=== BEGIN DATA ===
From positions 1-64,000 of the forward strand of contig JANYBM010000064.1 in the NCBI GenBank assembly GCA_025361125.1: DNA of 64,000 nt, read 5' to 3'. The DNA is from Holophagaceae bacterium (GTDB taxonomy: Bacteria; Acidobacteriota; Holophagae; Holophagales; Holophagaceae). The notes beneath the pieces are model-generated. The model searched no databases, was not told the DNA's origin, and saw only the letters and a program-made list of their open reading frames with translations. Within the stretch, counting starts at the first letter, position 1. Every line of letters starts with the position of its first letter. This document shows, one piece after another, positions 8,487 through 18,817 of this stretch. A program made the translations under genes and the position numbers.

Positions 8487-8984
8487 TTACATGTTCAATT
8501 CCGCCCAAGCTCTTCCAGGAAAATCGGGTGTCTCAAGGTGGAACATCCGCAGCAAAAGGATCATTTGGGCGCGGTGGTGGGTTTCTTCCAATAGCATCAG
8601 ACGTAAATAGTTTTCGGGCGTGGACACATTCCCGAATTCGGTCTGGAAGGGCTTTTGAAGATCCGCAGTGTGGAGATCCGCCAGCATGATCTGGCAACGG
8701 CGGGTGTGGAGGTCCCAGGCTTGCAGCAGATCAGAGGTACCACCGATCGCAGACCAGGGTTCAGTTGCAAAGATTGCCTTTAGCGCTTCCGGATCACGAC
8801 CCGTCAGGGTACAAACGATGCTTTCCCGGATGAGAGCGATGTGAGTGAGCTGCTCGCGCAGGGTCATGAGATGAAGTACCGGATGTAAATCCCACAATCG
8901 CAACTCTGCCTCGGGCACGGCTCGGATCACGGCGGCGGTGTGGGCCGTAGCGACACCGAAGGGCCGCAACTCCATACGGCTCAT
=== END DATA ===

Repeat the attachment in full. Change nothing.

From positions 1-64,000 of the forward strand of contig JANYBM010000064.1 in the NCBI GenBank assembly GCA_025361125.1: DNA of 64,000 nt, read 5' to 3'. The DNA is from Holophagaceae bacterium (GTDB taxonomy: Bacteria; Acidobacteriota; Holophagae; Holophagales; Holophagaceae). The notes beneath the pieces are model-generated. The model searched no databases, was not told the DNA's origin, and saw only the letters and a program-made list of their open reading frames with translations. Within the stretch, counting starts at the first letter, position 1. Every line of letters starts with the position of its first letter. This document shows, one piece after another, positions 8,487 through 18,817 of this stretch. A program made the translations under genes and the position numbers.

Positions 8487-8984
8487 TTACATGTTCAATT
8501 CCGCCCAAGCTCTTCCAGGAAAATCGGGTGTCTCAAGGTGGAACATCCGCAGCAAAAGGATCATTTGGGCGCGGTGGTGGGTTTCTTCCAATAGCATCAG
8601 ACGTAAATAGTTTTCGGGCGTGGACACATTCCCGAATTCGGTCTGGAAGGGCTTTTGAAGATCCGCAGTGTGGAGATCCGCCAGCATGATCTGGCAACGG
8701 CGGGTGTGGAGGTCCCAGGCTTGCAGCAGATCAGAGGTACCACCGATCGCAGACCAGGGTTCAGTTGCAAAGATTGCCTTTAGCGCTTCCGGATCACGAC
8801 CCGTCAGGGTACAAACGATGCTTTCCCGGATGAGAGCGATGTGAGTGAGCTGCTCGCGCAGGGTCATGAGATGAAGTACCGGATGTAAATCCCACAATCG
8901 CAACTCTGCCTCGGGCACGGCTCGGATCACGGCGGCGGTGTGGGCCGTAGCGACACCGAAGGGCCGCAACTCCATACGGCTCAT